Album Review: Many Rooms – ‘There Is A Presence Here’
A lullaby for existentialists, There Is A Presence Here is the debut album from Brianna Hunt, known as Many Rooms. After the critical acclaim received from the release of her single ‘Which Is To Say, Everything’, which debuted on NPR’s All Songs Considered, Hunt has authored an album that leads listeners deep into darkness.
Opening with the layered complexity of ‘Nonbeing,’ the record delves straight into a reckoning with questions of mortality; “If I died and nothing happens, will my soul decay with me?” Hunt brings expression to these concerns throughout, working through belief, trauma and courage over the ten track album.
‘Danielle,’ and ‘Hollow Body,’ revisit her previous EP with added dissonance. Improving upon the already haunting tracks that address deeply troubling figures in her life, she sings of disappearing from the monsters that visit her at night and “this darkness that I want to keep”, while resonant guitar and humming bass accompany her whisper-soft vocals.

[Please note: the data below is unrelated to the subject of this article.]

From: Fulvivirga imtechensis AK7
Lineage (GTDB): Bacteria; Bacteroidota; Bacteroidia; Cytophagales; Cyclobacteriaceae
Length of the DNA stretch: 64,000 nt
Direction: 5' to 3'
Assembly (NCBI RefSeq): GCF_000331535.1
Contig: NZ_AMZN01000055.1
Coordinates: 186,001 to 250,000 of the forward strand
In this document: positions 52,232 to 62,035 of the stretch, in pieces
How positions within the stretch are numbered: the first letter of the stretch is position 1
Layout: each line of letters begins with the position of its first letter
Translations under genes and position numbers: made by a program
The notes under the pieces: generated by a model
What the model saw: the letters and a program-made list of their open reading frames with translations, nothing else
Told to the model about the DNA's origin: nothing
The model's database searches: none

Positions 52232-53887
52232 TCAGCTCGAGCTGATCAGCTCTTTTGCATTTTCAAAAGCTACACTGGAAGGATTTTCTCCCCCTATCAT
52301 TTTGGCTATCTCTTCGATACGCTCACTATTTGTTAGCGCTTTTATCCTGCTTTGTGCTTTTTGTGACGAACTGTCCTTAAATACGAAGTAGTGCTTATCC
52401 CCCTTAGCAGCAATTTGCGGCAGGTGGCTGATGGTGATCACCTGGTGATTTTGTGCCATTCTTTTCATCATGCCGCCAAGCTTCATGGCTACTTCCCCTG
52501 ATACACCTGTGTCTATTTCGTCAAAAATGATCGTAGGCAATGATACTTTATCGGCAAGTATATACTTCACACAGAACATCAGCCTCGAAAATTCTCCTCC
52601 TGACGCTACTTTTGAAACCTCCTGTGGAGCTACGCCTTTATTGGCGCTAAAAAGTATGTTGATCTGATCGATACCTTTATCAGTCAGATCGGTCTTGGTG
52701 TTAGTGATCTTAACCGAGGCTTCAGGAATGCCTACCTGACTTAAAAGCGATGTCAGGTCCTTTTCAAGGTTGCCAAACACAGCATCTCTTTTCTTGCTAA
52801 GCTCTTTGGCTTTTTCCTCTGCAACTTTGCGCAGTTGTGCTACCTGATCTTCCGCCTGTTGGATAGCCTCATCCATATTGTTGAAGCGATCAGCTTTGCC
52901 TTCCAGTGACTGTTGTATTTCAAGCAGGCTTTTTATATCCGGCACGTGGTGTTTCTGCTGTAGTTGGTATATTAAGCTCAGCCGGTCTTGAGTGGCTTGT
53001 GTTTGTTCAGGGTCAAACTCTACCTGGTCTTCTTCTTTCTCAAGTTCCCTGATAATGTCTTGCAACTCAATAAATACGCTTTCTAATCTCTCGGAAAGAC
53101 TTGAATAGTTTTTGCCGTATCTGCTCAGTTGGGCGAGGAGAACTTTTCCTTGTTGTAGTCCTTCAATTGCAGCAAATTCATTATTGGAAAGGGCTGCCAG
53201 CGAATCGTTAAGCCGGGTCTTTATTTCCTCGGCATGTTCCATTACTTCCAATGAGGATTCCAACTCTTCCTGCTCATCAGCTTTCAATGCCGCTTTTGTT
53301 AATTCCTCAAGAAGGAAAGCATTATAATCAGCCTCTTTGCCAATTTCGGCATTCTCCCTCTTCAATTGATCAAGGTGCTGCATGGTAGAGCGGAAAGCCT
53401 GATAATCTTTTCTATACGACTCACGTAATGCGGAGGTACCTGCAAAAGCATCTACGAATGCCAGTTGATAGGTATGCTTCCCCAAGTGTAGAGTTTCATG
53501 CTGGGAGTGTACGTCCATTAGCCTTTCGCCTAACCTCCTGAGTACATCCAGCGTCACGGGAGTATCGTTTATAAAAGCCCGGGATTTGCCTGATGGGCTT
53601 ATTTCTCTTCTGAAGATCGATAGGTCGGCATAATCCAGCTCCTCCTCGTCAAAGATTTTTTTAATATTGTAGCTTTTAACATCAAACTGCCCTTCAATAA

The instrumentality of the album stays true to her established lo-fi sound. While it’s common for indie singer-songwriters to produce tracks that sound like candid confessionals, there’s a uniquely unvarnished feel to Hunt’s production.
Her poignant lyrics are nearly lost in the mix of electric guitar and ambient noise, and listeners are pushed to pay close attention in order to hear heartbreaking questions addressed to a god in ‘The Nothing’, as Hunt whispers, “Am I buried alive in my filth? Do you find me lovely?”
Spirituality is a consistent theme throughout the record. The title track contains an apology to a ‘let down soul’, where “deep cries out to deep” repeating over a simple piano riff. ‘Dear Heart’ quotes directly from the words of Jesus Christ in the bible; “All will know who I am, the lion and the lamb.”
It’d be easy to bundle Many Rooms alongside artists like Julien Baker and Gang of Youths who work through spirituality, doubt and belief through poetic lyricism, but the production of the album leaves the tracks sounding like a first take, rather than a polished piece. A humming fridge and shuffling chairs featured in ‘When I Find You In The Flowers’ create an added level of vulnerability to an album with tracks so personal it can feel like reading through a stranger’s diary; painful and fascinating at the same time.
There Is A Presence Here is a record that forces listeners to be present, taking the time to sit, and offers tracks that continue to reveal new lyrics and riffs with each repeat. The seamless transitions and foggy instrumentalism recall rainy days and lonely nights, perfect for listening rugged up after a rough day.
Many Rooms has created an album that’s painfully vulnerable and courageously candid, and we can’t stop listening.